When you finally make it home and close the door behind you, who do you become? Are you the lady who loves on her dog and shops like a lunatic online? Are you the dude who grabs a beer and plays Fortnite for hours? Maybe you’re married, eat dinner with your family, then watch another shitty episode of American Idol. Me? I love to waste ALL my time and energy on things that offer absolutely nothing in return. Seriously, it’s my favorite.
I Write A lot Words That Don’t Get Read
If you were somehow under the impression my stories garner massive attention, rake in large amounts of cash, and lead to lucrative publishing deals, congratulations, you played yourself! My writing does jack-shit.
Usually, 30 people see my work; half of them read.
I make about $15/month on Medium.
Rarely do I get people telling me my writing matters.
But guess what? I do it anyway.
Despite little-to-no tangible upside, I still find myself writing words, planning stories, and spending copious amounts of time working on plots, punctuation, and grammar… for no “real” return.
Why? I’ll get to that in a sec.
I Lift Weights But You Can’t Really Tell
I go to the gym every single day. (Okay, most* days.) When I’m in the weight room, I push myself to the point of pain and fatigue; I’ve been doing this on a weekly basis for the past 9 years since I started high school.
Now, not to sound too douchey, but I go hard in the gym — I put in work till I’m entirely exhausted, both physically and mentally. However, that said, if you saw me walking down the street, you would never think to yourself: “oh dang, that guy lifts!”
My point is, I do something difficult, challenging, and tiresome everyday for basically nothing. I don’t have a modeling career. I’m not sponsored by Gym Shark. I can’t even lift that much, nor do I look that great.
But guess what? I do it anyway.
I’m a Psychopath When It Comes to Music
The last thing on my list of things that require unnecessary, out-of-pocket focus and energy is music production. I spend ridiculous amounts of time thinking, extracting, and orchestrating ideas from my head to a computer.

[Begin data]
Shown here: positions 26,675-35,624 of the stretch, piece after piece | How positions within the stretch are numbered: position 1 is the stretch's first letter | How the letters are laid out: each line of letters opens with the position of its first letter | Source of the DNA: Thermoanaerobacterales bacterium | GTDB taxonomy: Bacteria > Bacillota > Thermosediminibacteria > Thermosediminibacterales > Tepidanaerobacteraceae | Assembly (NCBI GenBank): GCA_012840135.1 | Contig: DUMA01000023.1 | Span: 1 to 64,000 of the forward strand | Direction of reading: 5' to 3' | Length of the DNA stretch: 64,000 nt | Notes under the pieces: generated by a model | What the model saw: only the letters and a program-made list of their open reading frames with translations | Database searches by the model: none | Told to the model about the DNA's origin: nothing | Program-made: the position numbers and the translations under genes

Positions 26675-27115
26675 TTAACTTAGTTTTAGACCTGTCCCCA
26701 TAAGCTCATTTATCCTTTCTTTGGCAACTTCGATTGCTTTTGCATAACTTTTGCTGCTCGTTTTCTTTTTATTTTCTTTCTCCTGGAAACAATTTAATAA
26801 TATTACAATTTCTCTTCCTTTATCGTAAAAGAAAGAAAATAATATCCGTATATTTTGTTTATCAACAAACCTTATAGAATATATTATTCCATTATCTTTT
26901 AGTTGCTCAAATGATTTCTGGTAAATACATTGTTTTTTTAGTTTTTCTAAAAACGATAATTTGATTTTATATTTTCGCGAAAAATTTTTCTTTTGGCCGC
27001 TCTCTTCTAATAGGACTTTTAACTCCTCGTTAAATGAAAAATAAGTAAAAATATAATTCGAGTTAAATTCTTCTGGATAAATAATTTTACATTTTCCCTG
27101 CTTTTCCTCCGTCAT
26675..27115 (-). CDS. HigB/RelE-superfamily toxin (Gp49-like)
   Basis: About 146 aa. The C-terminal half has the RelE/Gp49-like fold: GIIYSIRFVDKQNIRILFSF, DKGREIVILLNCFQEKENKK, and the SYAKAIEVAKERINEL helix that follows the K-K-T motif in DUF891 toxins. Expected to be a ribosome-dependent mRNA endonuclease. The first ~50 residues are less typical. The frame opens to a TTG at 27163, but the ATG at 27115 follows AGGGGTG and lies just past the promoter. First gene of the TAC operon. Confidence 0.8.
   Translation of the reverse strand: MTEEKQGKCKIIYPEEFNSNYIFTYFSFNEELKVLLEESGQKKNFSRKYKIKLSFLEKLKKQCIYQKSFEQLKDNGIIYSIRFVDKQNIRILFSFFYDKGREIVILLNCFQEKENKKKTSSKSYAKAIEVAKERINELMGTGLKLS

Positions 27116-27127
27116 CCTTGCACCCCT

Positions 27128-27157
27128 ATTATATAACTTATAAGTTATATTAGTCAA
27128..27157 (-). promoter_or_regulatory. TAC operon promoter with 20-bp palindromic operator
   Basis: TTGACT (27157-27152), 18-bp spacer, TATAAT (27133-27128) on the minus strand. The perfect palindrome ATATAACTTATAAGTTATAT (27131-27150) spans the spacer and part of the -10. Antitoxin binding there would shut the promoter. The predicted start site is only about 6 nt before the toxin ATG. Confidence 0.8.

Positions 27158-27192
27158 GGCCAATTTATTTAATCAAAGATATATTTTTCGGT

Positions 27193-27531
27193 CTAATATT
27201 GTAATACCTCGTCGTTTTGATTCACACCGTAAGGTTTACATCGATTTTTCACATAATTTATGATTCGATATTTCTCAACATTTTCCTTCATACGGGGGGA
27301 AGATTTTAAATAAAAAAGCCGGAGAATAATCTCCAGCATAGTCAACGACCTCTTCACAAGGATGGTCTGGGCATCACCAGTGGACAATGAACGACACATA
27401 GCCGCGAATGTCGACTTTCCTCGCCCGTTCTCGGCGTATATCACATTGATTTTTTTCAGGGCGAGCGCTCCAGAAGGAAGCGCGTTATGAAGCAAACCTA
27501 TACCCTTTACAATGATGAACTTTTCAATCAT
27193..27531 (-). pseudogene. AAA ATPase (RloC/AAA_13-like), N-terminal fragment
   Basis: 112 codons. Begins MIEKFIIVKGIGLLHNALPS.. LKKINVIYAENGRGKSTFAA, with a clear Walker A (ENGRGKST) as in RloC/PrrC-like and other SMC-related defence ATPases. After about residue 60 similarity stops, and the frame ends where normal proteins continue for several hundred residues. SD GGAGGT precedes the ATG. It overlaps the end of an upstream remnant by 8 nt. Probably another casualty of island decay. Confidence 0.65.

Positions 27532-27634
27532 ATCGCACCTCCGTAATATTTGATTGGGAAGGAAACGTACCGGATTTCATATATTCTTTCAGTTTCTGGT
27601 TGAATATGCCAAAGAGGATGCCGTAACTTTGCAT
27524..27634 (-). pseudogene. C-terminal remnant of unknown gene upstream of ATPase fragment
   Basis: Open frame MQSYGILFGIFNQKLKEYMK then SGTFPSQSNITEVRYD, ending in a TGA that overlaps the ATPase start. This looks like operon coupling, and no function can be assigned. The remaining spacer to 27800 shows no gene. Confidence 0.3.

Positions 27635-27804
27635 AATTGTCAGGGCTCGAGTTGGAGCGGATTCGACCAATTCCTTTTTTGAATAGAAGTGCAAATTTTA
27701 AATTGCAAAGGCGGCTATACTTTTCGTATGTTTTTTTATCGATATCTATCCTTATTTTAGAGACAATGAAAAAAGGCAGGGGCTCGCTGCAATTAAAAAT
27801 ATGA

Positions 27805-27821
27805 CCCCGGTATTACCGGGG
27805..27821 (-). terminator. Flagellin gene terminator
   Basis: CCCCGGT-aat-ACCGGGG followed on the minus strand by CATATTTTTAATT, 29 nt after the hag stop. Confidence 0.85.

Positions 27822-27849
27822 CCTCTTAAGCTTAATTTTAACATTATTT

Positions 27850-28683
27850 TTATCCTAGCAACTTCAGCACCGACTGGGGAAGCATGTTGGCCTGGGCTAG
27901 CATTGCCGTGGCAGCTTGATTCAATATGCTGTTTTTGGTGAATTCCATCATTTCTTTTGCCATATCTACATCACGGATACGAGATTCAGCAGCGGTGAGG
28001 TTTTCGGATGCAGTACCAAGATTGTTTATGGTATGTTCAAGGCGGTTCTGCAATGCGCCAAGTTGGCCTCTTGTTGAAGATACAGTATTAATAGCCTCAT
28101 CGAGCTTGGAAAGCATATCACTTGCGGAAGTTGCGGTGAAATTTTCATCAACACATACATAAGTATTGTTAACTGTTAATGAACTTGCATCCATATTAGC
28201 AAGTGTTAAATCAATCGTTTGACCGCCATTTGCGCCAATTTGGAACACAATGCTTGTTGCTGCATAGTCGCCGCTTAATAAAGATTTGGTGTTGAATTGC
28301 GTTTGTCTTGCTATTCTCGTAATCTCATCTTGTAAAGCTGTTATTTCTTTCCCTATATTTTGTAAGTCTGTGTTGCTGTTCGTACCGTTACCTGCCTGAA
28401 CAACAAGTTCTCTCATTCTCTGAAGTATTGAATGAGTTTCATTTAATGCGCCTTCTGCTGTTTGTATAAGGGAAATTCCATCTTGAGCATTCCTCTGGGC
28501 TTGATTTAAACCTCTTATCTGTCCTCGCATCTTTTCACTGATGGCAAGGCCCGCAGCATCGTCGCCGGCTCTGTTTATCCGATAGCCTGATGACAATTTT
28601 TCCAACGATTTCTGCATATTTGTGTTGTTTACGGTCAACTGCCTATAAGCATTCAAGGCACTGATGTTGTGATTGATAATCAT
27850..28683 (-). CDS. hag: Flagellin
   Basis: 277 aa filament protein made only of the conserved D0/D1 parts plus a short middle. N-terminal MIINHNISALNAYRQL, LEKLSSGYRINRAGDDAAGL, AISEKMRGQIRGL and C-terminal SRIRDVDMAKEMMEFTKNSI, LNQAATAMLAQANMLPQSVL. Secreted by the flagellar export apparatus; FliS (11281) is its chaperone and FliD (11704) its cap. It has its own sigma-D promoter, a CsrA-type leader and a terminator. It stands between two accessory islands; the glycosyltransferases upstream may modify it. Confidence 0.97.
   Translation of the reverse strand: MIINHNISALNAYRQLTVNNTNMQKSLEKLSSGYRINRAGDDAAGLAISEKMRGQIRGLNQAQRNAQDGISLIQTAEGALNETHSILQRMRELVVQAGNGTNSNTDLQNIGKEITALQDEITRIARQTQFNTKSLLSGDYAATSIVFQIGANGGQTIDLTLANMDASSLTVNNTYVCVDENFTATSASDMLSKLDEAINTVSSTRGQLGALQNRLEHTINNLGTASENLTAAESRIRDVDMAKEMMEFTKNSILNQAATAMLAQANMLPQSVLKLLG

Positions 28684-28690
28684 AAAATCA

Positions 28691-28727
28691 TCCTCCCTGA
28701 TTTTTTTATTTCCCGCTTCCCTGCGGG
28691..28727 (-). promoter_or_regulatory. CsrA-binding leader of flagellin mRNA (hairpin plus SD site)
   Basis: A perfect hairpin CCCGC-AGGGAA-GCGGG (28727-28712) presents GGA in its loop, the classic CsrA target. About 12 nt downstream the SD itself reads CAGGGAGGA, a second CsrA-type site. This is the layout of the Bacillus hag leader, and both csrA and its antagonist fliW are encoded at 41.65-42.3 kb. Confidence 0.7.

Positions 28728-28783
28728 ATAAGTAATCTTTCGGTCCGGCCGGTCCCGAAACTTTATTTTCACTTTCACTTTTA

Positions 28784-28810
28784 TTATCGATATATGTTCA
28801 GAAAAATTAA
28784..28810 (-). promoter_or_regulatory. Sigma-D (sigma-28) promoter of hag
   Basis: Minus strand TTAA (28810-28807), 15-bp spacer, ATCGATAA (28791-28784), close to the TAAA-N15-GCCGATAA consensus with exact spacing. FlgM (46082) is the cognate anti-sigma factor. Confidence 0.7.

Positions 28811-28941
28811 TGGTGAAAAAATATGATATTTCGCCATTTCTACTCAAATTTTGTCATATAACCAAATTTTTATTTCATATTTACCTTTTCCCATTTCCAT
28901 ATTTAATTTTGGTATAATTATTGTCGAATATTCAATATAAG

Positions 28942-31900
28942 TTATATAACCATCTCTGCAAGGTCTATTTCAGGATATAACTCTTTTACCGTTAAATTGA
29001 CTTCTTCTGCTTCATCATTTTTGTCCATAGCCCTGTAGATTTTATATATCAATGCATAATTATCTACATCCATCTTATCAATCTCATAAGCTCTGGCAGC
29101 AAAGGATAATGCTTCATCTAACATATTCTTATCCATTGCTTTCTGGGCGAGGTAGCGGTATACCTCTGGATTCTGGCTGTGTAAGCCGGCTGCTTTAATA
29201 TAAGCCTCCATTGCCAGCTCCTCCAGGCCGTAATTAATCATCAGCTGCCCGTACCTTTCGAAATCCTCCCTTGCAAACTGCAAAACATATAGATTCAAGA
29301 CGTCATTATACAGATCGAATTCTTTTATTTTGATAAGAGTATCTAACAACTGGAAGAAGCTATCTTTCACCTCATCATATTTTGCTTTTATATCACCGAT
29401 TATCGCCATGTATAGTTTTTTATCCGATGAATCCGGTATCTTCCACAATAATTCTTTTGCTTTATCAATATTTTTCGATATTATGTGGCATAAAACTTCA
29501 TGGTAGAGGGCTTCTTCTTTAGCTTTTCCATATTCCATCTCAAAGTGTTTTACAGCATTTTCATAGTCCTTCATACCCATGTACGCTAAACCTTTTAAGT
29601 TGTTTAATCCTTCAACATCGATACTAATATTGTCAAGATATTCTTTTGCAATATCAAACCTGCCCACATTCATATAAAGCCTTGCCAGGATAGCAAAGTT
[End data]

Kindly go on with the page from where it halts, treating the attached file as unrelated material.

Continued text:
I’m really hard on myself, too.
I am relentlessly meticulous and detailed in whatever I’m working on. I spend hours tweaking 15-seconds of a single composition. I force myself to stay up late and mix projects so they sound just right.
And (you guessed it) I get nothing in return. I have no record deals. I don’t get paid . I don’t even have a fan base. I’m not saying I need those things either, I’m saying I do all this and expect very little in return.
The Reason Why I Work Super Hard For Free
So, what’s wrong with me? What drives me to partake in this delusional behavior of do-hard-crap-for-crumbs?
Well, I’ve been lying to you.
While I don’t get anything directly from writing, going to the gym, and making music, I am rewarded in abstract, roundabout kind of ways; I’m rewarded with things you can’t see, or hold, or use to buy stuff.
I’m paid in the form of skills, character, and a sense of self-actualization.
As mystical as that sounds, listen.
By writing, I learn how to think and become a better communicator. By going to the gym, I fortify my mind and body, rep after rep. By making music, I confront my intuitions and emotions and express them openly. The benefits I reap are contained wholly within myself because I do them. Most importantly, the fact I get nothing extrinsically proves this:
I do these things because I really f*cking care about them.
It’s in me to make stuff.
It’s in me to become better.
It’s in me to bring inspiration to fruition.
To me, it doesn’t matter if anyone gives me stuff for it — I don’t care if I’m recognized or praised or not. I do it because I want to.
In life, I think when you constantly try to milk everything and get some sort of “kick-back” from the work you do, that taints and restricts who you can potentially become. For instance, if I relied heavily on readership for my writing, guess what? I wouldn’t write anymore. If I valued likes and comments about the way my body looks, I wouldn’t work out anymore. If I needed thousands of streams and plays to feel good about my music, I wouldn’t produce music anymore.
Do you see what I’m saying?
It’s silly to think you’re entitled to results because you work hard for it. That sounds counterintuitive, but it’s true. Life isn’t always fair. You don’t always get what you deserve. So suck it up and keep going. I am who I am because I’m motivated from within; I work with no regard for external payoff. My logic is this: if I work hard and long enough, I’ll continue to get better. If I continue to get better (and learn from my mistakes), maybe one day I’ll be rewarded for my efforts…
So that’s a hope I have in the future.
Till then, I’ll keep doing it anyway.